Scientists, by their very nature, are sceptical. The tobacco industry tapped into this scepticism and funded research projects that questioned the health effects of smoking. They also paid for and widely publicised research that contradicted findings about health risks. Critics accused the tobacco industry of working to squash the unfavourable medical evidence – and create doubt and controversy around the health risks.
After decades of robust research – and public denials from tobacco companies – few people doubt that smoking causes lung and heart diseases, but knowing that you might be damaging your health in the long term isn’t always enough to get people to stop smoking!
Climate change, controversy and the nature of science
Today, climate scientists are being challenged by those who doubt or deny that climate change is caused by human activities. As with evolution and health risks from tobacco, opposition comes from within the science community as well as from social or political structures. After all, it is the role of science to question, to support or disprove evidence and to revise science knowledge accordingly, but it is a small group of scientists who dispute the role of anthropogenic greenhouse gas emissions causing climate change.
Opposition exists, but dealing with opposition in a systematic and evidenced-based manner is one of the hallmarks of science.
The Science Learning Hub team has curated a collection of resources related to climate change. Login to make this collection part of your private collection, just click on the copy icon. You can then add additional content, notes and make other changes. Registering an account for the Science Learning Hubs is easy and free – sign up with your email address or Google account. Look for the Sign in button at the top of each page.
Greenhouse effect explains the natural warming of the Earth’s atmosphere. Most scientists agree that the rise in greenhouse gas production is linked to human activities.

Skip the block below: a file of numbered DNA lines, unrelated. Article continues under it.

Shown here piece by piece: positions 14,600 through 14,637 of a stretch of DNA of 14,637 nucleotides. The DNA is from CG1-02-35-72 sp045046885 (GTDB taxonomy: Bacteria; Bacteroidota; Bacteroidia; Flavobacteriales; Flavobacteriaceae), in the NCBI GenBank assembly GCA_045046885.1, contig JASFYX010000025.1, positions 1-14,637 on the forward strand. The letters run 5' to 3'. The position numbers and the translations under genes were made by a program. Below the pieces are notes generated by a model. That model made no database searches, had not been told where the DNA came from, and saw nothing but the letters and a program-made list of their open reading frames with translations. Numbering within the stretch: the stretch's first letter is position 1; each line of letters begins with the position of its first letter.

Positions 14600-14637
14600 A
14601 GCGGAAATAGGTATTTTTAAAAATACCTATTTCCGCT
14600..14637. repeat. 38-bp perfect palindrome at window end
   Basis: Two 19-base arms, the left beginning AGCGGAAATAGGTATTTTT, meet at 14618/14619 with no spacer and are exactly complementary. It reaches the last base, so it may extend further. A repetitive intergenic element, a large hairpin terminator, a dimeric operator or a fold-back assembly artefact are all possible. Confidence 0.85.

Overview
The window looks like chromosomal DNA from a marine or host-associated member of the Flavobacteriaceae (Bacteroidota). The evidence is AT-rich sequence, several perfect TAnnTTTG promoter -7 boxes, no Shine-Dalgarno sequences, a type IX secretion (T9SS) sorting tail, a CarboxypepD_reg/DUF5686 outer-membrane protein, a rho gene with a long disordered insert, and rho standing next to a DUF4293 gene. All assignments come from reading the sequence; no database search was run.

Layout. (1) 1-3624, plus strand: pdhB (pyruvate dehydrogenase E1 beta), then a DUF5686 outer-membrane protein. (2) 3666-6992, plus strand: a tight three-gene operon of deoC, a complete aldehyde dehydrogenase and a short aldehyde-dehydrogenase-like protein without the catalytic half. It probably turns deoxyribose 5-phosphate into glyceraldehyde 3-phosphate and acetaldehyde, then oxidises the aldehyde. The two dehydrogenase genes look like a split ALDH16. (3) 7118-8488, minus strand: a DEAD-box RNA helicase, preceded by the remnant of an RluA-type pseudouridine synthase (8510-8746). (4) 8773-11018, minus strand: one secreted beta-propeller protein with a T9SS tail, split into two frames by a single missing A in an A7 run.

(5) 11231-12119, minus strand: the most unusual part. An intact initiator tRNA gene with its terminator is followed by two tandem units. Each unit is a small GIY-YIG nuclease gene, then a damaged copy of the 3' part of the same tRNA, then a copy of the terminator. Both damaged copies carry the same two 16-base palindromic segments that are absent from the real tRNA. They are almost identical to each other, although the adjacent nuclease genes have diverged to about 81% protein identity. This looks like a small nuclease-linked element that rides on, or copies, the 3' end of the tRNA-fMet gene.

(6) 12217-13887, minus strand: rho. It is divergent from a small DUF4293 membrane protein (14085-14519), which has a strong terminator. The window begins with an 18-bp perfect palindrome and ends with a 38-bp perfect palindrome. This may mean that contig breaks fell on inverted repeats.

The Science Made Simple video Greenhouse gases provides a simple and concise explanation of greenhouse gases and how they function.
Climate Feedback is a global network of scientists that fact checks climate change news by providing feedback on the scientific accuracy of the online media articles.
NASA’s Climate change: How do we know? page presents evidence that changes over the last century are very likely due to human influence.
The Royal Society Te Apārangi has a concise evidence summary and infographic that describe the human health impacts of climate change for New Zealand.
Thin Ice – The Inside Story of Climate Science, a David Sington/Simon Lamb film, looks at what’s really happening with global warming by filming scientists at work in the Arctic, the Antarctic and around the world. It gives a 56-minute view of the range of human activity and scientific work being undertaken to understand the world’s changing climate. The result is a unique exploration of the science behind global warming and an intimate portrait of a global community of researchers racing to understand our planet’s changing climate.
The Science Learning Hub has produced a series of articles using short video resources produced by the Thin Ice team. The film itself is available by emailing email@example.com. It is recommended viewing to give students context for the Hub’s articles and the videos they contain. The link for streaming is available free of charge. The DVD is also available to New Zealand schools for $20 to cover costs.
Learn more at www.thiniceclimate.org.